Cybersecurity is an important topic of NATO’s summit agendas since the 2002 Prague summit, where Allied leaders acknowledged the need to defend against cyberthreats. NATO’s purpose as a cyberspace alliance states, “We must be able to operate as effectively in cyberspace as we do in the air or land, and at sea to strengthen and support the Alliance’s overall deterrence and defense posture.”

In 2014, NATO released the first cyber defense policy for adoption and has continually upheld it with the recognition of cyberspace as a domain for military operations among the 28 member states. NATO’s purpose statement reveals that military activities can only be achieved through military means as well as cyber defense efforts. Over the years, the Alliance and its allies have put in place technical and operational strides to mitigate cyberthreats.

7.     Other Cybersecurity Alliances

Other vendors in the cyberspace are partnering with one another to enhance their protection against broader threat vectors and to increase their capabilities in curbing cyber incidents at different phases. In this case, one party can be assigned prevention and detection while the other mitigates and recovers.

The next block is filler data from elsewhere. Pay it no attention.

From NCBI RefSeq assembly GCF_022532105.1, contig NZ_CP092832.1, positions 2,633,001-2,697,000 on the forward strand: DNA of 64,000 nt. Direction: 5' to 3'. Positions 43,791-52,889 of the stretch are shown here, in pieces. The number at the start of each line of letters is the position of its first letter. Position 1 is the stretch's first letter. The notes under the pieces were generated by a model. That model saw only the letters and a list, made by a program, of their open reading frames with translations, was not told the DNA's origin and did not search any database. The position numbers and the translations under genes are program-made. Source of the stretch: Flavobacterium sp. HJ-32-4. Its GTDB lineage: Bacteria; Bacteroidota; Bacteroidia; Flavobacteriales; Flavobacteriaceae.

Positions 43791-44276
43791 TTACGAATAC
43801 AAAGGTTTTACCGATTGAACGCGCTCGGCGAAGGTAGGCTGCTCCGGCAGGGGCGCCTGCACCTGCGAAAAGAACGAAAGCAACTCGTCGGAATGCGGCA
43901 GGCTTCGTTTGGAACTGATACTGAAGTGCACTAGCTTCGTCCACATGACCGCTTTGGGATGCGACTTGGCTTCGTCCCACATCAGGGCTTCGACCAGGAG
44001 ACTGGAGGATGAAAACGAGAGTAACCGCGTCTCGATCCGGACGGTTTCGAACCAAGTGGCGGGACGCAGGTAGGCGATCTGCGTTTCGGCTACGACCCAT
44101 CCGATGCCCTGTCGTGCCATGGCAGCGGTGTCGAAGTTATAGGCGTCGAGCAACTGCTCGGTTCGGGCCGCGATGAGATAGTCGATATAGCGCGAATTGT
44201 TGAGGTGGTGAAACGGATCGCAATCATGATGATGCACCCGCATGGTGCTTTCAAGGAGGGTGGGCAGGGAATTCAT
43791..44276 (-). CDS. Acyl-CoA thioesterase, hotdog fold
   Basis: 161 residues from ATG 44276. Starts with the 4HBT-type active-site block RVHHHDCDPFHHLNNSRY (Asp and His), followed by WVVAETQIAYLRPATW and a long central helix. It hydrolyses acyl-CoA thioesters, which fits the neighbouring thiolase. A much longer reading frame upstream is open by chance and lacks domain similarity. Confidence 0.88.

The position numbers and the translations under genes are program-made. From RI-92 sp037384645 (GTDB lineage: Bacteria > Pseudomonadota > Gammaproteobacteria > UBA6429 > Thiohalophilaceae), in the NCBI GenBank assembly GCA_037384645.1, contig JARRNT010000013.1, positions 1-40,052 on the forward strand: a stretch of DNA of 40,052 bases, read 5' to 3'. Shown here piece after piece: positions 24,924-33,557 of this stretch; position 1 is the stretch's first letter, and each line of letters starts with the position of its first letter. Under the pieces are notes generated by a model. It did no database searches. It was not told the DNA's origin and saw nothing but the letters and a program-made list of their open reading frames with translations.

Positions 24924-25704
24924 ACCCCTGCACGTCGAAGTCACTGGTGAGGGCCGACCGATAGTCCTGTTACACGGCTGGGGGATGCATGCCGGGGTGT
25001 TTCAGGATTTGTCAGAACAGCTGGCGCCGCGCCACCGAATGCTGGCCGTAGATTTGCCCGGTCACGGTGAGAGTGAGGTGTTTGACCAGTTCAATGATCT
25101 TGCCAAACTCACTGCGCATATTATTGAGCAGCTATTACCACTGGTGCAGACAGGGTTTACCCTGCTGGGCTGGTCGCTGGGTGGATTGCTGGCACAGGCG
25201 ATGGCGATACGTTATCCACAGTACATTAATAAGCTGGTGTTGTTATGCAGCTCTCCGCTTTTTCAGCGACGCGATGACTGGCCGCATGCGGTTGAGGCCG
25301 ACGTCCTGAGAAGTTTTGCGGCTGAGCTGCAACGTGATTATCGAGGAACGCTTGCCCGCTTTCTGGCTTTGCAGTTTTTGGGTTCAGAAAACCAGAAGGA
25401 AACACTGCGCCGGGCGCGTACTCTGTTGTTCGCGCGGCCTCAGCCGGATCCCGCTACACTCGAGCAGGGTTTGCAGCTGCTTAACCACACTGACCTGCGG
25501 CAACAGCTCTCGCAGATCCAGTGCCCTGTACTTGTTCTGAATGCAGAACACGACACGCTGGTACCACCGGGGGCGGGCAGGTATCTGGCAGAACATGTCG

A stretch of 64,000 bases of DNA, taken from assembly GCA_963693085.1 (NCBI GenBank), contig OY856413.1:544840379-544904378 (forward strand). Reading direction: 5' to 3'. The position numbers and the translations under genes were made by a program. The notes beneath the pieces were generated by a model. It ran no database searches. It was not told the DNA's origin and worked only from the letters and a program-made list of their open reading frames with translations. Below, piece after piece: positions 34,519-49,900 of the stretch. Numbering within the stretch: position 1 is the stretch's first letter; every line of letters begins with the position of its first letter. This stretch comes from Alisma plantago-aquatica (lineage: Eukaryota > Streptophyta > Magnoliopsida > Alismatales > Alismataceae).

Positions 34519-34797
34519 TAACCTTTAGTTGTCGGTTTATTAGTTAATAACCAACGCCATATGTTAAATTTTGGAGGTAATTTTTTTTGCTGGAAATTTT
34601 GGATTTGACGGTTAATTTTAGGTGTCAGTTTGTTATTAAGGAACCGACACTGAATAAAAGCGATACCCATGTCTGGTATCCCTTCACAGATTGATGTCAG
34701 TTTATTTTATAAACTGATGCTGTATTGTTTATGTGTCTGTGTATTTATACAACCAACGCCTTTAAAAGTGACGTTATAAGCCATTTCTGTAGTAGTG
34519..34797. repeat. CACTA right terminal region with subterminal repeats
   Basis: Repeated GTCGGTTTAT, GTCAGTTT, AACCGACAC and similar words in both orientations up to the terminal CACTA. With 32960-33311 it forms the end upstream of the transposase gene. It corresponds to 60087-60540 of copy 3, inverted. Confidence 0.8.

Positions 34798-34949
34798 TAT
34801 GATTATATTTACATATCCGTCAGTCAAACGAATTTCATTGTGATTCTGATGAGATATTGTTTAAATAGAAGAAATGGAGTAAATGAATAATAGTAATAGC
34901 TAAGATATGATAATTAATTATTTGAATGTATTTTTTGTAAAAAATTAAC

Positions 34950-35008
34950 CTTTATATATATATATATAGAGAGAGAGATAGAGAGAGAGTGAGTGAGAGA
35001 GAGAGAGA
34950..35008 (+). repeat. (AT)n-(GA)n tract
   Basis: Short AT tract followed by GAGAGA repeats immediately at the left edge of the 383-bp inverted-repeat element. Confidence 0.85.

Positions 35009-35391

The Success of Cybersecurity Alliances

Digital technology’s success depends on broader connectivity. Therefore, when companies come together, they create a pooling of ideas and information on the current cyber attacks menace. The companies are, consequently, left in a better position to evade or combat the ever-evolving cyber-attacks. So far, these alliances have proved to be beneficial. The president of France recently launched the  “Paris Call for Trust and Security in Cyberspace,”  This was one of the greatest mileages covered in terms of governments being pushed to invest in cyberspace security. This was a symbolic pledge by the state to improve international standards and cybersecurity practices. Sixty-three countries also joined the revolutionary move along with many other companies, civil and international society organizations.